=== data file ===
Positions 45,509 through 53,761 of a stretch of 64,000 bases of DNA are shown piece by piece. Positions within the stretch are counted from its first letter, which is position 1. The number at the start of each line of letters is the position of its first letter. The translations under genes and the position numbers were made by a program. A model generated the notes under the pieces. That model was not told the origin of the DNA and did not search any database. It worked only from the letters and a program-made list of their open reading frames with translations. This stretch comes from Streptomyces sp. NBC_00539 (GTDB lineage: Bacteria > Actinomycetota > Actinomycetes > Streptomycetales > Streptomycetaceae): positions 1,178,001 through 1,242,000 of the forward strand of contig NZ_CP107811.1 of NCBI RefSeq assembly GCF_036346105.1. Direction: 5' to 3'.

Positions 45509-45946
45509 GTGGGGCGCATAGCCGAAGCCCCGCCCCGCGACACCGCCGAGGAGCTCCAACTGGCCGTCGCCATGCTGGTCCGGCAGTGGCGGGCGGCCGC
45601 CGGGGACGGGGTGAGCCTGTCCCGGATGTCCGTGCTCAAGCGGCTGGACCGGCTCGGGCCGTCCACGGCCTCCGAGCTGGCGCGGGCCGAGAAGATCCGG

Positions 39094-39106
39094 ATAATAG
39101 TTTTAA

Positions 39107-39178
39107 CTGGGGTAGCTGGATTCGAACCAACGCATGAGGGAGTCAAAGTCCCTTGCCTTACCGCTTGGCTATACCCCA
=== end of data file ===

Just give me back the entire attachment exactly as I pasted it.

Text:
Positions 45,509 through 53,761 of a stretch of 64,000 bases of DNA are shown piece by piece. Positions within the stretch are counted from its first letter, which is position 1. The number at the start of each line of letters is the position of its first letter. The translations under genes and the position numbers were made by a program. A model generated the notes under the pieces. That model was not told the origin of the DNA and did not search any database. It worked only from the letters and a program-made list of their open reading frames with translations. This stretch comes from Streptomyces sp. NBC_00539 (GTDB lineage: Bacteria > Actinomycetota > Actinomycetes > Streptomycetales > Streptomycetaceae): positions 1,178,001 through 1,242,000 of the forward strand of contig NZ_CP107811.1 of NCBI RefSeq assembly GCF_036346105.1. Direction: 5' to 3'.

Positions 45509-45946
45509 GTGGGGCGCATAGCCGAAGCCCCGCCCCGCGACACCGCCGAGGAGCTCCAACTGGCCGTCGCCATGCTGGTCCGGCAGTGGCGGGCGGCCGC
45601 CGGGGACGGGGTGAGCCTGTCCCGGATGTCCGTGCTCAAGCGGCTGGACCGGCTCGGGCCGTCCACGGCCTCCGAGCTGGCGCGGGCCGAGAAGATCCGG

Positions 39094-39106
39094 ATAATAG
39101 TTTTAA

Positions 39107-39178
39107 CTGGGGTAGCTGGATTCGAACCAACGCATGAGGGAGTCAAAGTCCCTTGCCTTACCGCTTGGCTATACCCCA